QRO Magazine

Paley & FrancisPaley & Francis

By Ted Chase
8.0 Sonic Unyon

Paley & Francis : Paley & Francis It used to be easy to tell the musical story of Charles Michael Kittridge Thompson IV – he was Black Francis, leader of the acclaimed Pixies, then the Pixies broke up, and he was solo artist Frank Black.  Even adding ‘& The Catholics’ to his solo moniker didn’t change things.  But after The Catholics, the Pixies reunited at Coachella in 2004 (basically starting the ‘alt bands reuniting – and cashing in – trend’), though only playing the old, much-beloved material.  Then Thompson returned to the ‘Black Francis’ name.  He also produced the last two Art Brut (QRO spotlight on), did a score to the 1920 silent film The Golem, teamed up with his wife as Grand Duchy (QRO album review), and more, while still putting out solo records – albeit of diminishing returns.  But now Frank Black Francis has done his best off-angle move so far, pairing with longtime friend & tourmate Reid Paley as Paley & Francis.

While Francis is still best known & loved for his alt-rock work in Pixies and as Frank Black, recent years have seen him trend into the alt-country lane, especially since readopting the ‘Black Francis’ name in 2007 with Bluefinger (QRO review).  The more stripped-down Francis certainly had its high points, but by last year’s Nonstoperotick (QRO review), they were getting fewer and farther in between.  Teaming up with the gruffer alt-country troubadour Reid Paley (who’s also known for his winning humor on stage, including opening for Francis) has brought a shot of vigor into Francis, even as his goes further into even alt-blues & -gospel.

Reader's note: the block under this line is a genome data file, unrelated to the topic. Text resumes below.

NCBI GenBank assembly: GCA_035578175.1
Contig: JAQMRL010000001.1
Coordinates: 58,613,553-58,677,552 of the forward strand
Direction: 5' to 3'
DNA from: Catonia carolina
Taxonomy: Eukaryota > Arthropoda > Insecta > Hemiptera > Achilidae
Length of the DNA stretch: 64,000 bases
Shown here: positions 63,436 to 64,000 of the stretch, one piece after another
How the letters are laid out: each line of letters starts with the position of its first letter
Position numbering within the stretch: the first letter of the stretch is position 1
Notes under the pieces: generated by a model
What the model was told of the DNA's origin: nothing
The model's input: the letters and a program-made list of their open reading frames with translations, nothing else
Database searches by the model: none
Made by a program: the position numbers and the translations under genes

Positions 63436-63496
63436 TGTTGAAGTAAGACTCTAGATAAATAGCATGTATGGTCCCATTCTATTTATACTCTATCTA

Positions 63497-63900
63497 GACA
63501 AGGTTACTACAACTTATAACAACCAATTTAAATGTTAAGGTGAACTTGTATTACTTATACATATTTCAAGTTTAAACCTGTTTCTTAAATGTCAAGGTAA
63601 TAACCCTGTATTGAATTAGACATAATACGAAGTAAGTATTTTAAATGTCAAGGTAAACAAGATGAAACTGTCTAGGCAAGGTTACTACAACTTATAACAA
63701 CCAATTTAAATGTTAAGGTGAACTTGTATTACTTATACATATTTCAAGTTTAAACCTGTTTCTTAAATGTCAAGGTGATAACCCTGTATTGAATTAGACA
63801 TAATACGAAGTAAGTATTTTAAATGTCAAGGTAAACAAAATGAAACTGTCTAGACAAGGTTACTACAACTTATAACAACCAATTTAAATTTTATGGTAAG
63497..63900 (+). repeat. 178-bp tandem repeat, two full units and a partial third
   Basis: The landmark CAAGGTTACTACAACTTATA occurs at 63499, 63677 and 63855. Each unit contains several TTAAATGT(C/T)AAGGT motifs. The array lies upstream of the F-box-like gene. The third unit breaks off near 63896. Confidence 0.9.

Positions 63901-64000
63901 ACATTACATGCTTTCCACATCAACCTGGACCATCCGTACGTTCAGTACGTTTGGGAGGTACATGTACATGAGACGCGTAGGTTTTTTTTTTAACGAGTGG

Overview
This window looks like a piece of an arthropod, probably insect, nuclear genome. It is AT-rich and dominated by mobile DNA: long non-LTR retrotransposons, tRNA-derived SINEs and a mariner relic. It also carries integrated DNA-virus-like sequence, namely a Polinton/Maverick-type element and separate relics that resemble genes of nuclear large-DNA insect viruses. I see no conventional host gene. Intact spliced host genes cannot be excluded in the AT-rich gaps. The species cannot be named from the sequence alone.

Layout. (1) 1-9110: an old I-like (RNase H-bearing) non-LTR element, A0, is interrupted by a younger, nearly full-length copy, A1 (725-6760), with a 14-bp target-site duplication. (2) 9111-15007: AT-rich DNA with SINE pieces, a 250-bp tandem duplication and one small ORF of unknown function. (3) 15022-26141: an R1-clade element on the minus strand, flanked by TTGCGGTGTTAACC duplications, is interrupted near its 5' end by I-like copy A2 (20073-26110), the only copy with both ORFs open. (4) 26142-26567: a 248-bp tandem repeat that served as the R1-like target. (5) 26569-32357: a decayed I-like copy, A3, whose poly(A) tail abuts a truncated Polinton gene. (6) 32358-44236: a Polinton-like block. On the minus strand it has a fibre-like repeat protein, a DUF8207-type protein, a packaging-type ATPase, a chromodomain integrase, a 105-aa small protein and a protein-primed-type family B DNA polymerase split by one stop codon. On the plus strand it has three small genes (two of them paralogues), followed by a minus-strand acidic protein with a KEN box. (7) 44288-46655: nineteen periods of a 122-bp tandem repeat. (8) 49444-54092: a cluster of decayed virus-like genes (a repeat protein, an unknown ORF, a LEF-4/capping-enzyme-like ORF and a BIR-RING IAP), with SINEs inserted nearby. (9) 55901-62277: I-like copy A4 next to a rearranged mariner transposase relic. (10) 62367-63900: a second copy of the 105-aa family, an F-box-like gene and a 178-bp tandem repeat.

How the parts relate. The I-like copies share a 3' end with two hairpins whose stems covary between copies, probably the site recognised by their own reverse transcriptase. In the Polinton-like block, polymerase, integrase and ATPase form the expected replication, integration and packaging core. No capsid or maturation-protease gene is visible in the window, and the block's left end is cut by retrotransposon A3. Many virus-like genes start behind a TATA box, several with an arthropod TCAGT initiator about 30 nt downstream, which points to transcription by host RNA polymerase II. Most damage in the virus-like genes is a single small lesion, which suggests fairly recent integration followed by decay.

The songs on Paley & Francis (how nice of the more famous of the two not to take first-billing; though that’s not alphabetical order…) go roughly one-two in terms of who takes the lead, with Paley a much gruffer, saloon-style voice, even ragtime on pieces such as “On the Corner”, “Ugly Life”, “The Last Song”, and “Deconstructed”, though varying from sad, near-gospel sway (“The Last Song”) to saloon bombast (“Deconstructed”).  Indeed, Paley’s is the more memorable voice on Paley & Francis, though Francis’ guitar work stands out on such numbers as “Curse”, “Crescent Moon”, and especially “Praise”, as fine a song in Frank Black Francis’ discography as there is.

People looking for new Pixies or Frank Black II won’t find it on Paley & Francis, but they should know better by now (Pixies have been touring behind deluxe edition of Doolittle for over two years now – QRO live review).  But the alt-country Black Francis has been revived with a heavy dose of Reid Paley.

MP3 Stream: “Praise

{audio}/mp3/files/Reid and Paley – Praise.mp3{/audio}

About the author

Ted Chase

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